Anarchism: The New Identity Politics
After such recent anarchist events as the San Francisco Bay Area Bookfair and the Total Liberation Conference it seems increasingly clear that significant populations of the self-described anarchist movement in North America manifest anarchy in the context of either a historical society much like the society for creative anachronism (SCA), or a literary society. Anarchism has become an ideology to be debated, discussed, argued, while sipping coffee or re-enacting some historic moment in anarchist history (e.g. Mayday). These are the benign aspects of anarchist identity politics. These types are often thoughtful, just steeped in their own gray matter, or wrapped in whatever the hippest clothes of the scene are. What’s missing ultimately is either revolutionary praxis or just as important the experience of anarchy in their daily lives. They have adapted a fiery and primal instinct toward freedom and non-domination into a form of social identity that is either solely hip, or content existing within the walls of the cranium.
The malignant form of the anarchist identity politics often takes the form of anarcho-philosopher-intellectual, who, while tragic, never seems to even attain the hip aspect of anarchist subcultures, is just left ensnared in the cortex endlessly picking from the anarcho-salad bar of ideas, though never finding the right dressing. This type of anarchist identity politics is unstable, unlike the syndicalist urbanites that accept 99% of the totality of modernity (capitalism, coffee culture, new CDs, book stores, hip clothes, clubbing, Sony Playstations, etc.), the anarcho-philosopher-intellectual stands alone, scratching the chin, peeling away layer after layer of thought in order to distill the most self-serving, unbinding, individualistic, holy grail of pure anarchism. This project must never be obstructed by action, nor the actual experience of anarchy, it must take place on internet discussion boards, in small circles of cynics, barricaded from the necessity of struggle, within the ivory towers of cyber-space, distant from accountability.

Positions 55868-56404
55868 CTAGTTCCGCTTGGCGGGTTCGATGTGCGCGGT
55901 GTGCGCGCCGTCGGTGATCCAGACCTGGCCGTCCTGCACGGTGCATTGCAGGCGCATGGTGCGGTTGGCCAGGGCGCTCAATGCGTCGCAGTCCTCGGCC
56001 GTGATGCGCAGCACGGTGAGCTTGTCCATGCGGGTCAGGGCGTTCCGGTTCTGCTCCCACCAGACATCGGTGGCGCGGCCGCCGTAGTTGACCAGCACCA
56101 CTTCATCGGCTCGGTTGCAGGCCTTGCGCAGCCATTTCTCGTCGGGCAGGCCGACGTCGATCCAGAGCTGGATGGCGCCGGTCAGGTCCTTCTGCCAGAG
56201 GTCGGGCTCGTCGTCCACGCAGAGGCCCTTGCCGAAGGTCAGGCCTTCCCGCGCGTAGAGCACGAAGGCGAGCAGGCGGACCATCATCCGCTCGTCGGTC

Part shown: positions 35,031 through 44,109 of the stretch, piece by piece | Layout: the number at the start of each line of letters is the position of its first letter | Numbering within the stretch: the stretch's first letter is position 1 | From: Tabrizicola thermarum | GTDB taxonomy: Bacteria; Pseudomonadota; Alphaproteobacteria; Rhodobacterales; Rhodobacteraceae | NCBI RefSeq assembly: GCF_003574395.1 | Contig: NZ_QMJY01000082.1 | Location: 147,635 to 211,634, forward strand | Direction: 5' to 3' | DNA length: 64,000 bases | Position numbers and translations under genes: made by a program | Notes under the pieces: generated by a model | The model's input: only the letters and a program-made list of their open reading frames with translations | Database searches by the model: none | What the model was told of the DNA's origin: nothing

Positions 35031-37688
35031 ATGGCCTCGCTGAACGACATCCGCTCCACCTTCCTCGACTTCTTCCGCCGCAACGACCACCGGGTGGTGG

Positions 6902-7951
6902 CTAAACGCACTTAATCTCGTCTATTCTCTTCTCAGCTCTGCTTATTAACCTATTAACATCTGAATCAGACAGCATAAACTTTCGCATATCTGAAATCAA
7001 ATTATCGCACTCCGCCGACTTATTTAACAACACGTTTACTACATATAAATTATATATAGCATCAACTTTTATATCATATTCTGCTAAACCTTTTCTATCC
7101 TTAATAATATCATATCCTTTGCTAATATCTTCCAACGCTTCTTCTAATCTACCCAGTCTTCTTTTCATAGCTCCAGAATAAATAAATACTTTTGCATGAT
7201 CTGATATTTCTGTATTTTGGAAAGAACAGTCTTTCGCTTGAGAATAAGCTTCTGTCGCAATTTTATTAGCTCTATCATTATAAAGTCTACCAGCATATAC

Both the benign and malignant forms of anarchist identity politics can be cured by the holistic traditional medicine of action and experiential anarchy. By leaving the coffee shop, hip clothing store, discussion board, or annual conference and taking a trip into either a wild place or taking action beyond going to meetings you will certainly break the spell of any case of anarchist identity politics. Does it seem strange to anyone that so many anarchists make no priority to leave the range of the police state ever, i.e. taking a trip to the forest or visiting tree-sit campaigns? Because it is not enough to say I’m an anarchist period. Even if an entire subculture in a hip urban scene allows this illusion to flourish, you must rebel. Because the species and cultures going extinct everyday don’t care if you are an anarchist, your identity means nothing, its your action towards anarchy and your experience of anarchy that makes you an anarchist, or at least one that’s worth anything. Anarchism as intellectual project and hip culture has sterilized the wild spirit of anarchy, which can only be regained through the experience of action and wildness.